Fort Campbell - Still standing proud albeit crippled and forgotten
Posted 11 November 2007 - 04:29
Its time for me to "bore" you all again with one of my long threads detailing fortifications on the Island of Malta. This particular thread is one very near to my heart as I know this fort when I was younger and I often frequented it as a scout or even for the odd sunday walks. Sadly, since then the place has sufferred not only severe vandalism but has fallen into ruin. Whereas I have in mind a number of ideas for the rehabilitation of this fort (as I had done locally with an enterpreneur owning a large air raid shelter under his property) and which I would love to put to the local governments in the form of a business plan aimed at restoring the fort and turning it into a viable commercial entity, the time for me to sit and draft a serious proposal is very sadly lacking. 10 years since my original idea that someting can be done about the fort, I have not yet put pen to paper, knowing at the back of my mind that the country has indeed a great many other priorities to restore other older fortifications. In any case.... here goes my presentation. I hope you enjoy it as a lot of time has again gone into it, not to mention the fact that on the day I took most of the photos, the place was infested with flies due to the bad weather when all the little black "aircraft" seemed grounded and sheltering within the fort!!!
Posted 11 November 2007 - 04:33
A brief history:
The last fort to be built in Malta by the British, was Fort Campbell.
The main scope for the building of Fort Campbell was to protect the approaches for Mellieha and St. Paul?s Bays. That is because there were no defences to protect these two approaches and so, a decision was taken to build a new fort on Il-Blata, at the end of the Selmun promontory. Governor Bonham-Carter, while on tour around the Island, visited the site where Fort Campbell was to be built. Although the building of Fort Campbell is reported to have begun in 1937 it seems that till 1 December 1937 no work had been started on this site. Probably the work started at the very end of the same year.
The new fort was designed to mount two 6-inch guns.2 Bonham-Carter insisted that the work on this fort had to be hurried up, because after the Munich Crisis of September 1938 it was seen that a war was coming, and all the fortifications being built had to be finished as quickly as possible. It is important to note that the design of this fort reflected the need to contend with a new threat in the form of aerial bombardment. So protection against air attack had become a vital consideration.
The main characteristic of the British fortifications of the late 19th century was the thick ramparts and ditches. But by this time these characteristics were abandoned in favour of thin walls. Therefore, Fort Campbell was built with a thin wall to resemble the field walls of the surrounding countryside, while the plan was broken up by an irregular trace designed to imitate the pattern of the adjoining terraced fields. Perimeter defence was provided by a number of machine-gun posts placed at irregular intervals and in other places there were few rifle loopholes.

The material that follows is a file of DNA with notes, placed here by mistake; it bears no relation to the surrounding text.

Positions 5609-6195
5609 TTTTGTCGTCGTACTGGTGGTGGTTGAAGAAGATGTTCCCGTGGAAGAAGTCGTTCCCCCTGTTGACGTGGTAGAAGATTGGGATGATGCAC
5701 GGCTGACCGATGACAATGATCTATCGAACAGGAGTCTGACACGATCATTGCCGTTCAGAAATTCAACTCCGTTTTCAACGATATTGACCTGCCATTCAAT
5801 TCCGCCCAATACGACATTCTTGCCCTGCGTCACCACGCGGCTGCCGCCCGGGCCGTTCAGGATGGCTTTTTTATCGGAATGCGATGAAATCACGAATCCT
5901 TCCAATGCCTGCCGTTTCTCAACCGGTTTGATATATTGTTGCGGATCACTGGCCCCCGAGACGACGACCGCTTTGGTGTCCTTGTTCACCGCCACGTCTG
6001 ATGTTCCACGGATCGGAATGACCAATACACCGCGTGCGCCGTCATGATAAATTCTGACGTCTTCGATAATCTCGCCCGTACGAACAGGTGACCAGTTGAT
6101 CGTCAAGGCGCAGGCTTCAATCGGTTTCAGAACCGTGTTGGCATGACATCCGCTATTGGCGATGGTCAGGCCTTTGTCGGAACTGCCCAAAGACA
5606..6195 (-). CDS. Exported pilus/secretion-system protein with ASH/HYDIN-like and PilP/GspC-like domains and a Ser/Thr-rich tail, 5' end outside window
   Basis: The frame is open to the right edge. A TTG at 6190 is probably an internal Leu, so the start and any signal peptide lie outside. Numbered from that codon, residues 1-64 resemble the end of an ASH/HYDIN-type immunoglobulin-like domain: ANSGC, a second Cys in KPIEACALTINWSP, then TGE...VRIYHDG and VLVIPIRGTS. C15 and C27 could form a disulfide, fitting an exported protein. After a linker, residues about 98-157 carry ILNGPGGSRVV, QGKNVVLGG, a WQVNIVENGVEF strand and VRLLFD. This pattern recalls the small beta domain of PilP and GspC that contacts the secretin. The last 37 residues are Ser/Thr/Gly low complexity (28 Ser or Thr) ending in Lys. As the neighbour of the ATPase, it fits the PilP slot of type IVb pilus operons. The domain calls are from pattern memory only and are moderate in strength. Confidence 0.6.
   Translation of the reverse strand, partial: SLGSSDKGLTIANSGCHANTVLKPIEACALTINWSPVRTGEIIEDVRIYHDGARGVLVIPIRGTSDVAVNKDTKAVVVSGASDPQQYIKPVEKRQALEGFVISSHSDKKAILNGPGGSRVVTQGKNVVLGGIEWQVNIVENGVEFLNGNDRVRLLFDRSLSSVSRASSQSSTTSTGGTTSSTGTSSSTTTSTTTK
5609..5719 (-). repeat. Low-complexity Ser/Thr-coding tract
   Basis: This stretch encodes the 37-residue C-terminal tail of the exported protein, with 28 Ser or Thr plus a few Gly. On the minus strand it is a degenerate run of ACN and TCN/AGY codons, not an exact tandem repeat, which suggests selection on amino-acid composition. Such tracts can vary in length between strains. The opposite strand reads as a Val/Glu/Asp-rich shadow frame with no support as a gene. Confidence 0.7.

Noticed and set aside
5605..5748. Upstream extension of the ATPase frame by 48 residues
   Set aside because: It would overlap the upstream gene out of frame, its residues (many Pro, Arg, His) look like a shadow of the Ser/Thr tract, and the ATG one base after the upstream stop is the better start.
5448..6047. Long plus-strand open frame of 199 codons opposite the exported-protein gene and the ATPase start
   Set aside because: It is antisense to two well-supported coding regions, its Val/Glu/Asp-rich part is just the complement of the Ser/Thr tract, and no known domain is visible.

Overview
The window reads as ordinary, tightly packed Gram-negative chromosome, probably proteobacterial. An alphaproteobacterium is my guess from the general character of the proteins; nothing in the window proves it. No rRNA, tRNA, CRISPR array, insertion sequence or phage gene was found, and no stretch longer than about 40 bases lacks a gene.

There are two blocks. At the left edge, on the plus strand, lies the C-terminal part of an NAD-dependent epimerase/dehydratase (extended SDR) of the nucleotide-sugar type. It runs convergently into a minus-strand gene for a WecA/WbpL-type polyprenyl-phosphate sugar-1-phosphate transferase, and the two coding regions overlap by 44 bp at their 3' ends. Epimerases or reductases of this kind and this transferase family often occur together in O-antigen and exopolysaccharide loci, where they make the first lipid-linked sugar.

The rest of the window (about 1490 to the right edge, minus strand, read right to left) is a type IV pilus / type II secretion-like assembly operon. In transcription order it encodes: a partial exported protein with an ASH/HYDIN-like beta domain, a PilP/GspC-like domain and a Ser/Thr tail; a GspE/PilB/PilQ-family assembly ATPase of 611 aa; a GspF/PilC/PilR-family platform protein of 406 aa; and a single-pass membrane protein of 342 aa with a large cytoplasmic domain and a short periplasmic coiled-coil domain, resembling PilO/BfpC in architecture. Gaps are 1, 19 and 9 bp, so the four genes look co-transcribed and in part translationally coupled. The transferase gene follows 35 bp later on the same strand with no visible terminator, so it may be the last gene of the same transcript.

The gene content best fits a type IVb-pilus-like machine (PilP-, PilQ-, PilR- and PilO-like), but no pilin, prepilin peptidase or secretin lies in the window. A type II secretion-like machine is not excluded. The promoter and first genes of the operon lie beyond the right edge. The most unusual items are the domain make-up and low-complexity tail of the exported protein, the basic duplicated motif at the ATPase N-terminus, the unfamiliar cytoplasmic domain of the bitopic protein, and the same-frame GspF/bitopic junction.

Internally, the fort?s buildings were all scattered in order not to create any concentration. 7 The buildings of the fort included the command post, gun emplacements, water tank, direction posts, barrack accommodation and magazines. Its most important structure was the Battery Observation Post (BOP), which was situated roughly in the middle of the area and faced north. 8
Fort Campbell had also Defence Electric Lights (Searchlights), which were situated a considerable distance away from the fort and situated along the shoreline to the north. There were three emplacements for searchlights, two of which were sited at the edge of the cliff overlooking the small island of St. Paul?s, while the third was placed closer down by the sea farther west.
Edited by JimZ, 11 November 2007 - 05:31 .
Posted 11 November 2007 - 04:38
1. A view of the fort as you approach it from the landward side of Mellieha. Red marks indicate defence posts. The central defence post housed 2 machine guns and the other two posts had rifle loops. The green mark indicates the entrance into the fort itself. The rest of the buildings to the right are part of the barracks complex.
Posted 11 November 2007 - 04:47
3b. The mess hall - note that the beams as seen above the far left red mark have been removed. The massive concrete roof is caving in under its own weight as this is no longer supported. The building is in a very near state of collapse (apart from being full of litter)!!
Posted 11 November 2007 - 04:58
7a. View of an underground bunker which I believe was used to store either water or ammunition. Again, I did not get inside to try to figure it out properly! It seems to be however fairly shallow and has steel rungs in one of the entrances.
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